For gravy, take some of the turkey drippings, add a couple of tablespoons of flour and cook. Add milk and thicken. Just before serving add two tablespoons poultry seasoning and salt and pepper to taste.

The main trick to a good Thanksgiving dinner is planning. You should know who is coming, what and how much you want to cook, and have most of your ingredients in the cupboard. Not a bad time to check your spices either, because you'll probably want them for Christmas as well.

Wednesday, September 22, 2010

22 September 2010: Credit Cards

Credit cards have their place, especially in building credit to buy a home, the only thing I believe that you should borrow money for (barring medical emergencies). The important things when you have a credit card are:
1) Pay the full amount each month, not the minimum payment.
2) Keep a checkbook register for each credit card. When you reach your maximum amount (what you know you can pay back, stop using it until you pay it off. I recommend using it for gas, etc. to build credit, but never pay the minimum payment. You can even pay it each week or two weeks by internet depending how you are paid. That way you can keep from over doing it.
3) Know and follow your limit.
4) If you lose your job, cut up your credit card and avoid the temptation. Credit card debt can really mess you up.It is too tempting to use that card if you have no job saying, "I'll pay it all off when I have my new job." I have experience here, as I am still waiting for that new job 12 months after being laid off.

Remember, unless it is a house or emergency medical, if you have to borrow, you probably do not need it. If you can keep driving that old car till it reaches 300,000 miles, that gives you time to save up for a new(er) car.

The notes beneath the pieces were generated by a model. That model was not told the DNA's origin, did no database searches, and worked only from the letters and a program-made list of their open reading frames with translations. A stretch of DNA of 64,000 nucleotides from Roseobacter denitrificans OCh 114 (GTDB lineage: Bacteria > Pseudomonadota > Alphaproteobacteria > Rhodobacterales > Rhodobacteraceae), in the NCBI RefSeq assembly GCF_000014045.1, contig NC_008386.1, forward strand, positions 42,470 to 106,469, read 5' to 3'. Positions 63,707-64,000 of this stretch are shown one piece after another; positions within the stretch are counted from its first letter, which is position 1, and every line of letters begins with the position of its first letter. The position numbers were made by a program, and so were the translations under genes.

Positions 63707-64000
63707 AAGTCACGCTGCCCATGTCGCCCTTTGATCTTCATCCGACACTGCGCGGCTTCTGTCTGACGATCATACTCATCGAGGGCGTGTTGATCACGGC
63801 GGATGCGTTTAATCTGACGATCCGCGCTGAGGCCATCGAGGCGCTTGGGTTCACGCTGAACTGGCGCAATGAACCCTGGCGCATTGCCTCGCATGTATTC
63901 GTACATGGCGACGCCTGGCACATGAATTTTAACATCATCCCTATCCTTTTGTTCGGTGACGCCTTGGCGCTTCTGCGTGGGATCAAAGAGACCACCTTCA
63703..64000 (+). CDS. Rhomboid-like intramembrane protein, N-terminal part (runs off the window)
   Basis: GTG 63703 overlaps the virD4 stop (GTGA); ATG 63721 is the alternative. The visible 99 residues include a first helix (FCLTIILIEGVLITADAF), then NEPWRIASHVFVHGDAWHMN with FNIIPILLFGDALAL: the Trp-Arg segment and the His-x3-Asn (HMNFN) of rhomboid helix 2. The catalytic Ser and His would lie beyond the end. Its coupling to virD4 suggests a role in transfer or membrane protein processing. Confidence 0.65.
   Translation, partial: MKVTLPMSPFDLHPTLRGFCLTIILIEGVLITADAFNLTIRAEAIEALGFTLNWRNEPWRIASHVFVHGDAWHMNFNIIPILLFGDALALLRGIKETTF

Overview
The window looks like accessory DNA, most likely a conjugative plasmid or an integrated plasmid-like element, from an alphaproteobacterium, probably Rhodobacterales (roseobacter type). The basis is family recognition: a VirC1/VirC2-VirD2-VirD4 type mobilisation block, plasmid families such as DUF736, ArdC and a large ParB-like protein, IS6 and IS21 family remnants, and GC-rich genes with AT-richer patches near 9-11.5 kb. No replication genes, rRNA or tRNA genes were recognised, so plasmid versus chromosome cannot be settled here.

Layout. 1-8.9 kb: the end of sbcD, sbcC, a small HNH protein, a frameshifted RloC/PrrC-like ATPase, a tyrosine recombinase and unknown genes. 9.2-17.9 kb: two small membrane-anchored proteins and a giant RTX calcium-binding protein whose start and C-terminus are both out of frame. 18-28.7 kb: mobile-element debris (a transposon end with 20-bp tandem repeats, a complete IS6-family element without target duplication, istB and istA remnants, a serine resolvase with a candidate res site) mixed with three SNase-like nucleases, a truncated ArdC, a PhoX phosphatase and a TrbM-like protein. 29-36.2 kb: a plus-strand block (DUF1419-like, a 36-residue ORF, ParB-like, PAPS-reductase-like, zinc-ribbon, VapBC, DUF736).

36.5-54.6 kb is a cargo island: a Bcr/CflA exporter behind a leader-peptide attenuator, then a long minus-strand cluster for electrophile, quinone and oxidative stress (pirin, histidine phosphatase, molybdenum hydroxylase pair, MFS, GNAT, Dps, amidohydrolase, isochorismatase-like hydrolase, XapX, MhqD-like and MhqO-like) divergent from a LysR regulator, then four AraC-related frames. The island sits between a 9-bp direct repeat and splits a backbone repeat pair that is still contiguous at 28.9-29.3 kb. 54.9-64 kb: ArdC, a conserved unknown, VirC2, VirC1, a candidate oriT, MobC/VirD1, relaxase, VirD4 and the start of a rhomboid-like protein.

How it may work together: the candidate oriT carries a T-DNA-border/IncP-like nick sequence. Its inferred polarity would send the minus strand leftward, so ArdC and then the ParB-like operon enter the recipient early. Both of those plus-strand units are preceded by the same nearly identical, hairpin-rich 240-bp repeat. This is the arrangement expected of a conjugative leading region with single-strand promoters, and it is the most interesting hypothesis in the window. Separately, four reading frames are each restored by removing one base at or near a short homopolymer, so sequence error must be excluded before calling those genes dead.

Tuesday, September 21, 2010

21 September 2010

Got an automatic dryer, for best results when using it on the automatic rather than times setting, do not overload, and make sure everything is the same material. i.e. nothing but blue jeans, or just t shirts, or just dress shirts. Doing so will allow the drier to work more efficiently. If you are alone and need to wash and dry various things together, use the timed setting as opposed to automatic.

Time for the winter garden if you live far enough south. We have planted tomatoes and squash. In October we will be planting cabbage, cauliflower, broccoli and related veggies. We won't plant them all at once, so they won't get ripe at once. Broccoli can be planted even in some of the colder climes. Milt freeze don't seem to hurt it. Don't have a yard, you can still plant tomatoes, peppers, egg plants etc in pots. Just make sure you water them and give them sun.

Thursday, September 9, 2010

9 September 2010: Rosh Hoshaanah

Following the Jewish Calendar, today is Rosh Hoshana, the Jewish New Year. Last night we had a festive meal, and dipped our bread and apples in honey signifying that we would like God to give us a sweet year. The shofar will be blown today. The shofar is a ram's horn trumpet with a distinctive sound. Trumpets were used to announce the coming of the king. Our King of course is Yahweh Shabbaoth, the Lord the Lord of Hosts.

Following the lessons and collect is a short poem on my reflections celebrating Rosh Hoshanah in a Messianic Synagogue some years back.